Friday, March 23, 2012

Head of derivative structuring: Structurers are like snakes

The Joris Luyendijk banking blog on the Guardian provides a monologue by a former head of derivative structuring.  The monologue touches on several of the issues discussed on this blog.

A rule of thumb in trading that I learnt very early on, says: there is a fool in every trade. You have to know who the fool is, because if you don't, then you are the fool. 
The financial markets are a shark tank, it's in the nature of the beast. Trading is a zero-sum game. Either you win, or you lose. There's no middle ground.... 
"Structuring is a bit like project management, in a way. You need to work out what it is that your client, often a corporation, wants, because they often come to you with rather vague ideas. 
Then you break it down into pieces and work your way down the list of what needs to be done. Figure out which financial instruments they need, work down the legal and tax aspects, and so on.... 
"All the Greek stuff that happened, where investment banks helped the Greek government move many of its debts off balance so their budget would look better – that was typically the job of structuring. 
Here is an example where structuring is not about laying off some type of financial risk, but rather helping the client to deceive other market participants.
"Lots of the derivative business is tax-driven. There is the so-called stamp duty tax of 0.5% on particular financial transactions. Banks and other members of the London Stock Exchange are exempt. You may structure a derivative for a client in such a way that technically it's the bank doing the transaction, saving you the stamp tax.... 
"Generally, I'd say that 80-90% of all derivatives are morally ambiguous, to say the least. It's mostly to do with accounting, legal or tax needs, with greed or fear or with gambling. .... 
"There is value in some of this. Derivatives can help you eliminate certain risks, for example price fluctuations. The textbook example is of farmers who could sell their harvest months in advance for an agreed-upon price with a future.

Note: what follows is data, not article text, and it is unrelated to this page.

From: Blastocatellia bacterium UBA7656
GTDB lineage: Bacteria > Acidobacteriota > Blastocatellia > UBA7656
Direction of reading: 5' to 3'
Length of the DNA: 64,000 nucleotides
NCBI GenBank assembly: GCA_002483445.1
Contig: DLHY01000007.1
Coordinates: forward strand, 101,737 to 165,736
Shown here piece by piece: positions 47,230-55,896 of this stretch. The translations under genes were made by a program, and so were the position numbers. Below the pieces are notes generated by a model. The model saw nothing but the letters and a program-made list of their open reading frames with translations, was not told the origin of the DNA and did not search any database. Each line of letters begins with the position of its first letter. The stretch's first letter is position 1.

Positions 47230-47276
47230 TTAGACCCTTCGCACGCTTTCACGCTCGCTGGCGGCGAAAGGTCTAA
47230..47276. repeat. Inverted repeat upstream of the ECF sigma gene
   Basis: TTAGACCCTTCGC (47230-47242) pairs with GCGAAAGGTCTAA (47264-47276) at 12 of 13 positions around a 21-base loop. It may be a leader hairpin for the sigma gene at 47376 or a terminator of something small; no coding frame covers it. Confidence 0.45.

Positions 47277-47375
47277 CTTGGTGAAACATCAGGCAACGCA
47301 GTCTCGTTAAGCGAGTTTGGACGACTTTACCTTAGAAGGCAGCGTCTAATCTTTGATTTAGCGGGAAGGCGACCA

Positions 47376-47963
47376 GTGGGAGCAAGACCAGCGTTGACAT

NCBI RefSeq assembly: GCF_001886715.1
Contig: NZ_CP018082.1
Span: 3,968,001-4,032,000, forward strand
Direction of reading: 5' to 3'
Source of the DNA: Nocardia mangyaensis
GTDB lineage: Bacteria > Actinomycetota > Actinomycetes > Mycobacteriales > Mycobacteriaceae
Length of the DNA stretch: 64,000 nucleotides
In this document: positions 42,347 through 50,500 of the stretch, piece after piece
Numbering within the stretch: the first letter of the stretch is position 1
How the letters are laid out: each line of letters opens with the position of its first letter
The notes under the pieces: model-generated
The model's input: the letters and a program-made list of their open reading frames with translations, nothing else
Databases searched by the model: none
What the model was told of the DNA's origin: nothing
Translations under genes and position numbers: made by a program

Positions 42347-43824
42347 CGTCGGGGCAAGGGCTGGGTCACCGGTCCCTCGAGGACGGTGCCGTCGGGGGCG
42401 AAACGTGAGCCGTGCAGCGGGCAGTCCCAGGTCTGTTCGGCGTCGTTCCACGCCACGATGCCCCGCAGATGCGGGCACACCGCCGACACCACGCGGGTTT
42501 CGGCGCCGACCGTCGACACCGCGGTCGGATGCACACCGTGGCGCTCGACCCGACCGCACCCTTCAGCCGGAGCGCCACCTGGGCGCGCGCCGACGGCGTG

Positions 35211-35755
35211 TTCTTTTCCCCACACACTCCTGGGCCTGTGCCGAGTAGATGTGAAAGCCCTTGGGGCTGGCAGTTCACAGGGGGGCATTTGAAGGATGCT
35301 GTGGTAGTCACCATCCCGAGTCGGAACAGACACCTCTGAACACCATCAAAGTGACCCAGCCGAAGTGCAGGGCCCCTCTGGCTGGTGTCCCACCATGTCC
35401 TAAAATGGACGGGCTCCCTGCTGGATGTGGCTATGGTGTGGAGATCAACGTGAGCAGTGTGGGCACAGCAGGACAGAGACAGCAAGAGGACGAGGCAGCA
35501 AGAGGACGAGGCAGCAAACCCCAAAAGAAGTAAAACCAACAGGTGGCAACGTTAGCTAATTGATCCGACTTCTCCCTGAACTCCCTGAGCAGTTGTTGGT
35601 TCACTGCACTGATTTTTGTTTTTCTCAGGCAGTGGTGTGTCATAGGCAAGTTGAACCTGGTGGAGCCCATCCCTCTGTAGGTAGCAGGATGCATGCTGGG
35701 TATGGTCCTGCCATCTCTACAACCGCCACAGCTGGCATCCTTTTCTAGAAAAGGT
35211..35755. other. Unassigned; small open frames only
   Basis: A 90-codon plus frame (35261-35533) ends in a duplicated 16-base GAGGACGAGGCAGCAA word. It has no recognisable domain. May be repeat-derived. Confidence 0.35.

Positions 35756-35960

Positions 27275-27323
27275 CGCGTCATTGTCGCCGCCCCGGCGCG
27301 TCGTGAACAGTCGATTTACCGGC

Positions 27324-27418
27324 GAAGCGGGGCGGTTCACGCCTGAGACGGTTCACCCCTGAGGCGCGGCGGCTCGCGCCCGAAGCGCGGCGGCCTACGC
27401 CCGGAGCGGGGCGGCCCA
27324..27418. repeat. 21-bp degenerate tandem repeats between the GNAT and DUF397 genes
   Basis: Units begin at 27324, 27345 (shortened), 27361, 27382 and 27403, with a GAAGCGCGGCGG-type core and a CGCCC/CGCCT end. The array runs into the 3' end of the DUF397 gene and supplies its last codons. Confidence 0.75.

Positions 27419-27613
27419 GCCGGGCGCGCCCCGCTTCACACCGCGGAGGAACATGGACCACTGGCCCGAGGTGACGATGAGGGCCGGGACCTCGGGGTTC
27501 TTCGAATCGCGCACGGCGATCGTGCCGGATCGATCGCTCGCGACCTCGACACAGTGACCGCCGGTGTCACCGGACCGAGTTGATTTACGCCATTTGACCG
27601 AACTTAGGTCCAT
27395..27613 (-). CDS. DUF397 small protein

"Great example. Except my own grandparents were farmers. They never used futures because they considered them too complicated.
However, interest rate swaps were not considered too complicated for RBS to sell to a 19 year-old.
"So why did I quit? It was like the story of Dr Faustus, where you sell your soul to the devil. I sold my soul for worldly riches. The price the devil demanded was my moral bankruptcy. 
"For a long time I was OK with that, until I wasn't. What triggered this change of heart? There was not one particular moment. You have to look yourself in the mirror every morning. I imagined a future son or daughter ask me, daddy what do you do for a living? What was I going to say? 'Well, sweetie, daddy rips clients off?' ...
"Obviously I read the Greg Smith resignation letter. He raises valid points, but I take issue with the idea that the toxic practices he describes are that different from what went on in the past. The main difference is that it's now much bigger, and even more complex.... 
"The advisory part of investment banking, mergers and acquisitions and corporate finance, are still more like the banking of old. There it's about nurturing relationships with clients over many years, very refined and working on trust. 
The trading floor is more like a poker table. People look at odds instead of trust. Put simply: the advisory part of investment banking is about clients who need money, the financial markets-part about clients who have money. That's the difference.
Investment bankers have clients, traders have counter-parties.
"These days I believe regulators need to become much, much firmer. I have been thinking about joining them, in fact. 
My sense is that regulators have good intentions, but the complexity of the industry makes it very difficult. And there's the lobbying. The Dodd-Frank act in the US is supposed to prevent another Lehman Brothers-type crash. It is over 2,000 pages long by now.